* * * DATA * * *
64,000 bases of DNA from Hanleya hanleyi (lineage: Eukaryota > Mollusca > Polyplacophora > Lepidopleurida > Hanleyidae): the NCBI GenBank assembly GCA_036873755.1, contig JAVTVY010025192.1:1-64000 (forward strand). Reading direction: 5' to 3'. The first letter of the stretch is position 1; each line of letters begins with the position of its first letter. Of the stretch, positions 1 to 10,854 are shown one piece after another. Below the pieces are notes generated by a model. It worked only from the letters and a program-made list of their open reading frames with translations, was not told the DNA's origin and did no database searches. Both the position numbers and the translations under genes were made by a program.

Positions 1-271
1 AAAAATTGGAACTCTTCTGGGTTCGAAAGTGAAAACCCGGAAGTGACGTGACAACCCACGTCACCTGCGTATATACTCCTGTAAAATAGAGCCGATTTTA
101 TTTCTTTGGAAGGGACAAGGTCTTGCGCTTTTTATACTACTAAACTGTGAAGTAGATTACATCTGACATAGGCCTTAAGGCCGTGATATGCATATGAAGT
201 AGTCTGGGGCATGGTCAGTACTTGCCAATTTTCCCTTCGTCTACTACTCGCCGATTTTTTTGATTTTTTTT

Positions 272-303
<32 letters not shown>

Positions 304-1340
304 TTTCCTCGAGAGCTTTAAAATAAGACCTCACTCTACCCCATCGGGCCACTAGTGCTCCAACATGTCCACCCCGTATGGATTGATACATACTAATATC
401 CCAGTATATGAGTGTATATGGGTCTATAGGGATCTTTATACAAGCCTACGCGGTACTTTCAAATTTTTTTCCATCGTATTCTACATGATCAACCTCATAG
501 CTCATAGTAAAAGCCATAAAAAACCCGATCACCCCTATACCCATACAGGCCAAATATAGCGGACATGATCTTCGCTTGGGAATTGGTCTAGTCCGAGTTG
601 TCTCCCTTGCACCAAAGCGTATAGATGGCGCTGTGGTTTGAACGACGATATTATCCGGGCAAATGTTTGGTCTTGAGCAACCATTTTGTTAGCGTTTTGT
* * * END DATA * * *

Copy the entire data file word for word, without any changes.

64,000 bases of DNA from Hanleya hanleyi (lineage: Eukaryota > Mollusca > Polyplacophora > Lepidopleurida > Hanleyidae): the NCBI GenBank assembly GCA_036873755.1, contig JAVTVY010025192.1:1-64000 (forward strand). Reading direction: 5' to 3'. The first letter of the stretch is position 1; each line of letters begins with the position of its first letter. Of the stretch, positions 1 to 10,854 are shown one piece after another. Below the pieces are notes generated by a model. It worked only from the letters and a program-made list of their open reading frames with translations, was not told the DNA's origin and did no database searches. Both the position numbers and the translations under genes were made by a program.

Positions 1-271
1 AAAAATTGGAACTCTTCTGGGTTCGAAAGTGAAAACCCGGAAGTGACGTGACAACCCACGTCACCTGCGTATATACTCCTGTAAAATAGAGCCGATTTTA
101 TTTCTTTGGAAGGGACAAGGTCTTGCGCTTTTTATACTACTAAACTGTGAAGTAGATTACATCTGACATAGGCCTTAAGGCCGTGATATGCATATGAAGT
201 AGTCTGGGGCATGGTCAGTACTTGCCAATTTTCCCTTCGTCTACTACTCGCCGATTTTTTTGATTTTTTTT

Positions 272-303
<32 letters not shown>

Positions 304-1340
304 TTTCCTCGAGAGCTTTAAAATAAGACCTCACTCTACCCCATCGGGCCACTAGTGCTCCAACATGTCCACCCCGTATGGATTGATACATACTAATATC
401 CCAGTATATGAGTGTATATGGGTCTATAGGGATCTTTATACAAGCCTACGCGGTACTTTCAAATTTTTTTCCATCGTATTCTACATGATCAACCTCATAG
501 CTCATAGTAAAAGCCATAAAAAACCCGATCACCCCTATACCCATACAGGCCAAATATAGCGGACATGATCTTCGCTTGGGAATTGGTCTAGTCCGAGTTG
601 TCTCCCTTGCACCAAAGCGTATAGATGGCGCTGTGGTTTGAACGACGATATTATCCGGGCAAATGTTTGGTCTTGAGCAACCATTTTGTTAGCGTTTTGT